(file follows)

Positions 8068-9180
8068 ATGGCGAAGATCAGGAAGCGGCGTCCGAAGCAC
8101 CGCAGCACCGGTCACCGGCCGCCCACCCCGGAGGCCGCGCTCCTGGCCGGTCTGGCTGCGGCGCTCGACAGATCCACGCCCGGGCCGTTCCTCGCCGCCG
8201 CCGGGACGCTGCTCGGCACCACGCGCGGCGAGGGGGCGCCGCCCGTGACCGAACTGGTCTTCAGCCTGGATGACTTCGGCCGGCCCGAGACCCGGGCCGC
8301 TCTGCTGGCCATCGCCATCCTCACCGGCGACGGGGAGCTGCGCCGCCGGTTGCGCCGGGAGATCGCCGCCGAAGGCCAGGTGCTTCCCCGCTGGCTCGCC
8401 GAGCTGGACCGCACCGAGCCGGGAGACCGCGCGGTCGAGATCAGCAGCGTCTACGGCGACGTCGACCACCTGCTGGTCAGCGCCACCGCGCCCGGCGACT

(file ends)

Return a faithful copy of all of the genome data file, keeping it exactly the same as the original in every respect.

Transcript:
Positions 8068-9180
8068 ATGGCGAAGATCAGGAAGCGGCGTCCGAAGCAC
8101 CGCAGCACCGGTCACCGGCCGCCCACCCCGGAGGCCGCGCTCCTGGCCGGTCTGGCTGCGGCGCTCGACAGATCCACGCCCGGGCCGTTCCTCGCCGCCG
8201 CCGGGACGCTGCTCGGCACCACGCGCGGCGAGGGGGCGCCGCCCGTGACCGAACTGGTCTTCAGCCTGGATGACTTCGGCCGGCCCGAGACCCGGGCCGC
8301 TCTGCTGGCCATCGCCATCCTCACCGGCGACGGGGAGCTGCGCCGCCGGTTGCGCCGGGAGATCGCCGCCGAAGGCCAGGTGCTTCCCCGCTGGCTCGCC
8401 GAGCTGGACCGCACCGAGCCGGGAGACCGCGCGGTCGAGATCAGCAGCGTCTACGGCGACGTCGACCACCTGCTGGTCAGCGCCACCGCGCCCGGCGACT